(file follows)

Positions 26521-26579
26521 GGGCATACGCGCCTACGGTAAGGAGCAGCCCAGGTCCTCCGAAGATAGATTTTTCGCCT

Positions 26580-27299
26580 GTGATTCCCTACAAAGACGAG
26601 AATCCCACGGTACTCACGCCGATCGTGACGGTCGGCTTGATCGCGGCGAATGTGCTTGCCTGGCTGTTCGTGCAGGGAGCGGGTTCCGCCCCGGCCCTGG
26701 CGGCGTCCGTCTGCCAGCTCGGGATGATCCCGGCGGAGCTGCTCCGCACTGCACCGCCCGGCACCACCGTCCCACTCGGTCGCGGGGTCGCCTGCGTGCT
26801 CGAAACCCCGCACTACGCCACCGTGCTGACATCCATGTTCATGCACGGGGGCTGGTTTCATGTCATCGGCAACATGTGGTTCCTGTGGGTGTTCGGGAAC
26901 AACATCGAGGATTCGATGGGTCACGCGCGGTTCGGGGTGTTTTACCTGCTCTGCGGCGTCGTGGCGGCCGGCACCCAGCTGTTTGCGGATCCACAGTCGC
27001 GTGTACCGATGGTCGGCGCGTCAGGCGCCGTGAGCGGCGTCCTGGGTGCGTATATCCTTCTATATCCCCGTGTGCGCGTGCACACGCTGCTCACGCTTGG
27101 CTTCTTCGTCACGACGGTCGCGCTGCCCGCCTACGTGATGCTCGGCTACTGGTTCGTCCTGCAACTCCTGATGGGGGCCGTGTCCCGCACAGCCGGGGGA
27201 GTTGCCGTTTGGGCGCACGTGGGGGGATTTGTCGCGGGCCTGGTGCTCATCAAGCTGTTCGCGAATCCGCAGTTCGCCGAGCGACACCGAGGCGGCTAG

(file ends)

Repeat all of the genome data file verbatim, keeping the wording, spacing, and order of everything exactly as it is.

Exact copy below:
Positions 26521-26579
26521 GGGCATACGCGCCTACGGTAAGGAGCAGCCCAGGTCCTCCGAAGATAGATTTTTCGCCT

Positions 26580-27299
26580 GTGATTCCCTACAAAGACGAG
26601 AATCCCACGGTACTCACGCCGATCGTGACGGTCGGCTTGATCGCGGCGAATGTGCTTGCCTGGCTGTTCGTGCAGGGAGCGGGTTCCGCCCCGGCCCTGG
26701 CGGCGTCCGTCTGCCAGCTCGGGATGATCCCGGCGGAGCTGCTCCGCACTGCACCGCCCGGCACCACCGTCCCACTCGGTCGCGGGGTCGCCTGCGTGCT
26801 CGAAACCCCGCACTACGCCACCGTGCTGACATCCATGTTCATGCACGGGGGCTGGTTTCATGTCATCGGCAACATGTGGTTCCTGTGGGTGTTCGGGAAC
26901 AACATCGAGGATTCGATGGGTCACGCGCGGTTCGGGGTGTTTTACCTGCTCTGCGGCGTCGTGGCGGCCGGCACCCAGCTGTTTGCGGATCCACAGTCGC
27001 GTGTACCGATGGTCGGCGCGTCAGGCGCCGTGAGCGGCGTCCTGGGTGCGTATATCCTTCTATATCCCCGTGTGCGCGTGCACACGCTGCTCACGCTTGG
27101 CTTCTTCGTCACGACGGTCGCGCTGCCCGCCTACGTGATGCTCGGCTACTGGTTCGTCCTGCAACTCCTGATGGGGGCCGTGTCCCGCACAGCCGGGGGA
27201 GTTGCCGTTTGGGCGCACGTGGGGGGATTTGTCGCGGGCCTGGTGCTCATCAAGCTGTTCGCGAATCCGCAGTTCGCCGAGCGACACCGAGGCGGCTAG